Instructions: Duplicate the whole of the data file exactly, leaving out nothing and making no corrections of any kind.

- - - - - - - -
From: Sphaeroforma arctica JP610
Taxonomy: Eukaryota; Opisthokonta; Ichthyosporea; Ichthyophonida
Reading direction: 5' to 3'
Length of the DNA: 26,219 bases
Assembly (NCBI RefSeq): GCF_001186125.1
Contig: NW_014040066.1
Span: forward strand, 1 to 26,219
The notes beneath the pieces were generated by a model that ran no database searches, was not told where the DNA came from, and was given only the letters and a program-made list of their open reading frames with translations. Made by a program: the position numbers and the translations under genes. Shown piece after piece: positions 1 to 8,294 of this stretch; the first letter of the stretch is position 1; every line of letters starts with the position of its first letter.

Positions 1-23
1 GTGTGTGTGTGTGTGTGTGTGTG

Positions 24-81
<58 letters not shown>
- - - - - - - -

From: Sphaeroforma arctica JP610
Taxonomy: Eukaryota; Opisthokonta; Ichthyosporea; Ichthyophonida
Reading direction: 5' to 3'
Length of the DNA: 26,219 bases
Assembly (NCBI RefSeq): GCF_001186125.1
Contig: NW_014040066.1
Span: forward strand, 1 to 26,219
The notes beneath the pieces were generated by a model that ran no database searches, was not told where the DNA came from, and was given only the letters and a program-made list of their open reading frames with translations. Made by a program: the position numbers and the translations under genes. Shown piece after piece: positions 1 to 8,294 of this stretch; the first letter of the stretch is position 1; every line of letters starts with the position of its first letter.

Positions 1-23
1 GTGTGTGTGTGTGTGTGTGTGTG

Positions 24-81
<58 letters not shown>